This past weekend, as I enjoyed an outdoor concert in the area, a very pregnant lady handed me a little piece of heaven: the SO Delicious mini ice cream sandwich made with coconut milk. It was part of a promotion to share the merits of a vegan lifestyle and they handed out some literature with the treats.
Replacing what can often be pretty unexciting and stale vanilla ice cream with a creamy coconut milk-based faux ice cream is a thought conceived in heaven. I could easily imagine a similar dessert on one of Tom Collichio’s plates, but of course his dish’s slices of “bread” would be made with chocolate unicorn tears.
My father takes a bite out of his third sandwich
As I skimmed the pamphlets that Prego McPrego handed me, I thought about how many times, in the process of working on this book, vegetarian and vegan women I know have mentioned that they are worrying about their diets during pregnancy. Sure enough, the literature in my hands addressed this.
The Academy of Nutrition and Dietetics is cited three times saying “a well-planned vegan diet is safe for all stages of the life-cyle including pregnancy, lactation, infancy, childhood, and adolescence…” I want to be on board with this, because, again, I like the idea of women having enough information to make intelligent decisions about how they will handle their pregnancies.
But a vegetarian diet is decidedly different from a vegan diet.
One common nutritional concern during pregnancy is vitamin B-12 (cobalamin), and it is most commonly found in what vegans call “flesh foods”–or meat products. Here is the top 10 list of foods highest in B12. Yeah, vegans can’t have any of it. And why do we care so much about B12 in particular? Well, for adults it’s a pretty great nutrient whose effects range from protecting us against certain types of cancer to potentially reducing depression.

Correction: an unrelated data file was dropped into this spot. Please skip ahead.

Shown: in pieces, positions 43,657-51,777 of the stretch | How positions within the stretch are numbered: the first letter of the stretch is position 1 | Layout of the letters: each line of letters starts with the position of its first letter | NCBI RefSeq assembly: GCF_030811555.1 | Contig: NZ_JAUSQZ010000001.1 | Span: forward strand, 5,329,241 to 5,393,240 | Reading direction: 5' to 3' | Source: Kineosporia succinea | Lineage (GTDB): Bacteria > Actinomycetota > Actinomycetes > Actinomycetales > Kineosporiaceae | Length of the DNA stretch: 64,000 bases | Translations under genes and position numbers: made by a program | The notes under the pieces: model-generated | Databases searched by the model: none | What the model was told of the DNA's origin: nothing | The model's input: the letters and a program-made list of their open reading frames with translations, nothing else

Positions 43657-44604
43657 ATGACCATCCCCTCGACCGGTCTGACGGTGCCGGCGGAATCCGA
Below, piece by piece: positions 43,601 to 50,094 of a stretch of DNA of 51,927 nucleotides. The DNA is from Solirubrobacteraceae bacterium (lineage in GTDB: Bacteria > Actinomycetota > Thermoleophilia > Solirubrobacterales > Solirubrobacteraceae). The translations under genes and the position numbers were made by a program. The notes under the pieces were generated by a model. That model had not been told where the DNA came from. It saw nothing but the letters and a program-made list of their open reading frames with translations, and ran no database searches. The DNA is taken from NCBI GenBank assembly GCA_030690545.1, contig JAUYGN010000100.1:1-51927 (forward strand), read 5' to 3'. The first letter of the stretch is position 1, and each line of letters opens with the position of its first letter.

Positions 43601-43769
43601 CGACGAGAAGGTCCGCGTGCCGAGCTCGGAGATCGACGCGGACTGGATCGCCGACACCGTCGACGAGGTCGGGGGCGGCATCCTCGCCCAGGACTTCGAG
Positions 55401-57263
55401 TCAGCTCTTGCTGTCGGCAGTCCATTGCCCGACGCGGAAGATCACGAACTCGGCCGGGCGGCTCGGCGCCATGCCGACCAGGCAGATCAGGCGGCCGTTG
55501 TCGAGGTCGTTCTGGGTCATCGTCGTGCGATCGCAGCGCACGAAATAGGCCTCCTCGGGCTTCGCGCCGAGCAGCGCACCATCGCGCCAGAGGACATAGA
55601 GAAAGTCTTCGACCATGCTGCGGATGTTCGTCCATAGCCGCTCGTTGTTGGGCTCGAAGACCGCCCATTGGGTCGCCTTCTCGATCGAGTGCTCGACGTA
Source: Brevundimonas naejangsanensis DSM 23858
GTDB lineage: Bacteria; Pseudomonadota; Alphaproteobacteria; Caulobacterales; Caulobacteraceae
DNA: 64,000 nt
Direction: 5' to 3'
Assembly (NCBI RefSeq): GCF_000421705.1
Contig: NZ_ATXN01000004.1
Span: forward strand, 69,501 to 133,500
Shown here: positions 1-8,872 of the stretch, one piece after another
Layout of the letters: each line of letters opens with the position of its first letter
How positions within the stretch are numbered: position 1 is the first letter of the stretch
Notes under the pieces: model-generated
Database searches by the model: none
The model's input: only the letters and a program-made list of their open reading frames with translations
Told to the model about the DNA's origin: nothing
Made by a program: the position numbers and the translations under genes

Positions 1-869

But, for babies in utero, it’s pretty crucial. B12 is associated with a lot of the crucial development they need. Neural tubes, for instance. So one of the main concerns with a vegan diet is that vegan mother might suffer from B12 deficiency. One of the most common symptoms of which, by they way, is fatigue and loss of balance–nothing an already pregnant woman needs more of.
The AND endorsement of a vegan diet refers to the American Dietetics Association’s position paper on vegetarian diets. In this paper, the ADA actually says that vegan mothers will have special needs and draws an important distinction between vegetarian and vegan diets. A “well-planned diet” for a vegan would consist of foods different from vegetarian diets, namely in its use of “fortified soy and rice beverages, some breakfast cereals and meat analogs, or Red Star Vegetarian Support Formula nutritional yeast [look for a post on this product in the future!].” Coconut milk beverages, to circle back to this elixir of the gods, can be enriched with B12 and a couple of cups can provide your daily nutritional requirement. Alternatively, a pregnant vegan would have to take a daily B12 supplement, not too different from the majority of pregnant women who take prenatal vitamins of some sort.
The position paper provides a pretty great summary of the research done on vegetarianism or veganism during pregnancy. Basically, vegetarians have it pretty easy–you can plan your diets to get enough B12, iron, folate and vitamin D. Vegans, however, have to be particularly diligent on getting the nutrients their baby needs. My take is that it is completely doable. Just do a little research, like the position paper in question.